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The most delicious traditional cuisines in the world

National cuisine is an integral part of a nation’s history and culture. Which country’s cuisine is most beloved in the world? Let’s take a look!

Italy

Did you know? An Italian eat an average of 23 kg (51 lbs) of pasta per year.

Italian cuisine is revered in so many countries around the world. People unfamiliar with Italian cuisine define it in four words: pasta, garlic, olive oil and tomatoes. These products certainly occupy an important place in Italian cooking, but the traditional recipes are not limited to them. Italian cuisine, in general, is not very specific, but it is savoury and quite healthy: Italians really adore tomatoes and also cabbage, carrots, asparagus and all sorts of greens. And more often the vegetables are not boiled but stewed in their own juice or in fat. And pasta is a dish that enters the house of almost every average European family. “Pasta” is seasoned with tomato sauce, butter, cheese, cooked with meat, mushrooms – there are plenty of variations!

Mexico

Tacos, quesadillas, tortillas, burritos – Mexican food is loved everywhere! Mexican cuisine is a fusion of Aztec and Spanish culinary traditions, and offers a variety of flavours, from very spicy to sour and sweet. Spices such as cilantro, serrano peppers and jalapenos are used throughout. All sorts of meats and a variety of seafood are also used.

India

Indian cuisine is spicy, spicy and unusual, with a particular emphasis on vegetable dishes flavoured with traditional spices, particularly curries. Indian cuisine is a wide range of regional cuisines that differ significantly from each other as they use spices, herbs, vegetables and fruits that are unique to the area. Indian cuisine has had a significant influence on other cuisines around the world, especially those of Southeast Asia, the British Isles, Fiji and the Caribbean.

China

Chinese cuisine has spread to other countries around the world, becoming, at times, the most revered. China is a vast country and therefore culinary traditions vary from region to region. Over the millennia, cooking methods and ingredients have been integrated from the cuisines of other cultures through imperial expansion and trade with surrounding regions. Interestingly, dairy products are very rarely used in Chinese dishes. Chinese cuisine is considered by many to be one of the ‘three great cuisines of the world’, along with French and Turkish.

Japan

Traditional Japanese cuisine is based on rice and fish, with an emphasis on seasonal ingredients. Garnishes often consist of pickled or broth-boiled vegetables. Fish, on the other hand, is grilled, stir-fried and sometimes served raw. In addition to rice, the Japanese revere soba and udon noodles. Historically, the Japanese have avoided meat, but in the process of modernising the country in the 1880s meat-based dishes such as tonkatsu appeared in traditional cuisine. Japanese sushi and rolls have become more than popular around the world.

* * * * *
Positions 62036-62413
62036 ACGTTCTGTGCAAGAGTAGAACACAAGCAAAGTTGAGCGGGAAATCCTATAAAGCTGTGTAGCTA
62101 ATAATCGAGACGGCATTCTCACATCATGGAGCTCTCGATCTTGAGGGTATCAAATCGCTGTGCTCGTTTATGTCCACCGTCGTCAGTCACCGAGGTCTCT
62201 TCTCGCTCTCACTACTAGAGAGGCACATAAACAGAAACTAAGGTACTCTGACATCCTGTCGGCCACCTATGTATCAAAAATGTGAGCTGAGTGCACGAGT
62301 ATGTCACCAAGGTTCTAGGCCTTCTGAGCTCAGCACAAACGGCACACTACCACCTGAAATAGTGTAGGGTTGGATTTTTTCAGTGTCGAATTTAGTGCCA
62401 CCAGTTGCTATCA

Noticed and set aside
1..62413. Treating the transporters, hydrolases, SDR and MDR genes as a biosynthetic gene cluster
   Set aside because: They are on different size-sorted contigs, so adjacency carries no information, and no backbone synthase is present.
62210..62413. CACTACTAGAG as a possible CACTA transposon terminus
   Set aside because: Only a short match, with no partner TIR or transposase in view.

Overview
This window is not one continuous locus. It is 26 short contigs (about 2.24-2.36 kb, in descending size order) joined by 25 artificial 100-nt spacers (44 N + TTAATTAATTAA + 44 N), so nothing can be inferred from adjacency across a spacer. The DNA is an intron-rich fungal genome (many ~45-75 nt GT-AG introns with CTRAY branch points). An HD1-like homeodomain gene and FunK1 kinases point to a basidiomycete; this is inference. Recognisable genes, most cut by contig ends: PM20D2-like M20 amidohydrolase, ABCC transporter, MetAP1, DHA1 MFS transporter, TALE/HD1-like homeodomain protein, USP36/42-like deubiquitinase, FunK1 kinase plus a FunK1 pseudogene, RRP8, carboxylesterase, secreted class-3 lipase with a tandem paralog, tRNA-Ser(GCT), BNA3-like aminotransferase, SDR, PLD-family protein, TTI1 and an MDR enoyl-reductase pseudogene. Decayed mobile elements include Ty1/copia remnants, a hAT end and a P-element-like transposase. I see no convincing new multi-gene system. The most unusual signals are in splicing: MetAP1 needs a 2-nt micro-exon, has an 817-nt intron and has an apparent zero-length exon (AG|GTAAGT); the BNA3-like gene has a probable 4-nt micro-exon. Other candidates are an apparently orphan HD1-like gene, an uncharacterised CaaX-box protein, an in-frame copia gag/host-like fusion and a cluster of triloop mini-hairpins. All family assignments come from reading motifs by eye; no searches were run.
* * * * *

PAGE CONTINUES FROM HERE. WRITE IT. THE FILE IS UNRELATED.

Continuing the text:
France

Throughout the Middle Ages, French cuisine was heavily influenced by Italian culinary characteristics, but in the 17th century French cuisine began to shed its foreign influences and develop its own style of food. By the 20th century French cuisine had thus come to be considered “haute cuisine”; furthermore, in 2010 it was added to the UNESCO list of World “Intangible Cultural Heritage”. France’s regional cuisine is extremely diverse: traditionally, each region of France has its own distinctive food style.

USA

The cuisine of the United States reflects its history as much as possible. Styles of the different cuisines of Europe, along with immigrants, took root and intermingled throughout the 19th and 20th centuries, developing American cuisine. The American colonial diet varied from region to region: somewhere deer, bear and bison were eaten, somewhere poultry was preferred. Compared with the northern colonies, the southern colonies were more diverse in their cuisine. At the beginning of the last century one of the characteristic features of American cookery was the fusion of several ethnic styles with completely new ones. The US became world famous for its fast food and it is the country with which a huge portion of the population now associates the most unhealthy but also the most beloved style of food.

Turkey

Turkish cuisine is largely a legacy of Ottoman cuisine, which in turn is a fusion of the food features of Central Asia, the Caucasus, the Middle East, the Mediterranean and the Balkans. Turkish cuisine varies in different parts of the country: in western Turkey, where olive trees grow in abundance, the use of olive oil is ubiquitous, while the cuisines of the Aegean, Marmara and Mediterranean Sea are rich in vegetables, herbs and fish. Central Anatolia is known for its mantas and Gezleme flatbread.

Greece

Modern Greek cuisine means litres of olive oil and lemon juice, tons of vegetables and herbs, delicious breads, fish and a wide variety of meats – lamb, poultry, rabbit and pork. Many people associate Greek food with cheese, olives and aubergines, and Greek desserts are characterized by the use of nuts and honey. The most important point is the serving and serving process: most impressive is the meze, a sumptuous array of appetizers.

Many of the world’s traditional cuisines can be enjoyed at home or at work. Just order what you want to eat and the food will be delivered to you in the best possible way.

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